Prepared for the
Conference of Presidents of Major American Jewish Organizations

in association with Access/Middle East
by the Jerusalem Center for Public Affairs
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DAILY ALERT

September 8, 2003

To contact the Presidents Conference:
info@prescon.org

In-Depth Issue:

Inside the Kingdom - Lisa Beyer with Scott MacLeod (TIME)
    One of the administration's top counterterrorism officials says the Saudis still appear to be protecting charities associated with the royal family and its friends.
    The Saudis have offered only "selective cooperation" on the financial front.
    The bank records of a charity suspected of being an al-Qaeda front mysteriously disappeared, he says.
    The official also says the Saudis have denied U.S. officials access to several suspects in custody, including a Saudi in detention who had knowledge of extensive plans to inject poison gas in the New York City subway system.
    Saudi spokesmen claim they have fired hundreds of clerics for being too extreme and are re-educating thousands more, but some wonder how long the imams will stay in line.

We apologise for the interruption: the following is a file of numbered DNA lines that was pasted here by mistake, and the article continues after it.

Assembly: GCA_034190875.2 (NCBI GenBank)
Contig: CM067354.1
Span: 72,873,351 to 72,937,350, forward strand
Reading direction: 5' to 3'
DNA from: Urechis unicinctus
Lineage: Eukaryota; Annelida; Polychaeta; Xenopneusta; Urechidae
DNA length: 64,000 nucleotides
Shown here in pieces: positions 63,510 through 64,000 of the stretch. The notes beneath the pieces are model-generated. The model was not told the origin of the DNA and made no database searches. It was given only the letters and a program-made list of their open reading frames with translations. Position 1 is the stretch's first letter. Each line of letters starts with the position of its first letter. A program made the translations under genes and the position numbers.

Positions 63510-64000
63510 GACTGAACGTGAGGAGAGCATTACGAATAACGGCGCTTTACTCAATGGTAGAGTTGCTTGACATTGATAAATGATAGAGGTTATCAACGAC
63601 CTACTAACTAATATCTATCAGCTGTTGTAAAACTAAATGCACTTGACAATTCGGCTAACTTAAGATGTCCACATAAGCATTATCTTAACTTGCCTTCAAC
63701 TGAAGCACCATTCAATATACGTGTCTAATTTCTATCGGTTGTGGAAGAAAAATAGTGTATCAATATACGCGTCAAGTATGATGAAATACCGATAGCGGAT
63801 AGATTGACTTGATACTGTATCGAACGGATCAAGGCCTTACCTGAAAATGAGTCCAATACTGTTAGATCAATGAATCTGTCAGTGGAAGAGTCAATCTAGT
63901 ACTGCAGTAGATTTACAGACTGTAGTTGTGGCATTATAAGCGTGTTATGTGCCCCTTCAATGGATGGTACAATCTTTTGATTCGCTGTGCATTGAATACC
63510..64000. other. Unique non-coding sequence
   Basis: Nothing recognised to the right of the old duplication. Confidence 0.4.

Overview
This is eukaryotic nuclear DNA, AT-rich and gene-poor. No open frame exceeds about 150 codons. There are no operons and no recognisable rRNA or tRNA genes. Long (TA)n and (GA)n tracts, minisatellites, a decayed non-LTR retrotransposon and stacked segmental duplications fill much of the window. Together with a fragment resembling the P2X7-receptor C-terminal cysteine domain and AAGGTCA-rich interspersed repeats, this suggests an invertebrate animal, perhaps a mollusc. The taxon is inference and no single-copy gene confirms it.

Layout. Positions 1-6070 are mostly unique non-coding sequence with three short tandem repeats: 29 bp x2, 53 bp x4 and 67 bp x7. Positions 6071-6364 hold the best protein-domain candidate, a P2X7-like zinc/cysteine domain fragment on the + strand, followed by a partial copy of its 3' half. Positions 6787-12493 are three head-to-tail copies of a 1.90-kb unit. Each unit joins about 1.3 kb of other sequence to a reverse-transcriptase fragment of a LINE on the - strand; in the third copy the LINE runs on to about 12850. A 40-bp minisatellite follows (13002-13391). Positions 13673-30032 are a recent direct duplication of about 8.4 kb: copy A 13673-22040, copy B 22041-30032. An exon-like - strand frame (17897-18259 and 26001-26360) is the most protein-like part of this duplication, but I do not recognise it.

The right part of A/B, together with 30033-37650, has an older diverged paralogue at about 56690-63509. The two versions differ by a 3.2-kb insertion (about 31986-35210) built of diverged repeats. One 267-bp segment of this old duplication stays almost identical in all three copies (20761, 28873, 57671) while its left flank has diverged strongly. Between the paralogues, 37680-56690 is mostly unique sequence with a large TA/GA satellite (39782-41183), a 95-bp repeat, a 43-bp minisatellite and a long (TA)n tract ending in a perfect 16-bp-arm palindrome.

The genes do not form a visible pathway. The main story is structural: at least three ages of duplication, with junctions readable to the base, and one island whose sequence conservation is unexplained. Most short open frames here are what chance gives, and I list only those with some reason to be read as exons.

"We have noticed lately in influential mosques the imam has condemned terrorism and preached in favor of tolerance, then closed the sermon with 'O God, please destroy the Jews, the infidels, and all who support them,'" says Robert Jordan, U.S. ambassador to Riyadh.
    Apart from channeling money to foundations that have assisted terrorist groups, Saudis have for years supported institutions abroad that propagate Wahhabism.
    According to Mohammed al-Khilewi, a Saudi diplomat who defected to the U.S. in the mid-1990s, "The Saudi government spends billions of dollars to establish cultural centers in the U.S. and all over the world."
    "They use these centers to recruit individuals and to establish extreme organizations," he said.
    In March 2002, Ain al-Yaqeen, an official Saudi magazine, wrote that the royal family wholly or partly funded some 210 Islamic centers, 1,500 mosques, 202 colleges, and 2,000 schools in countries without Muslim majorities.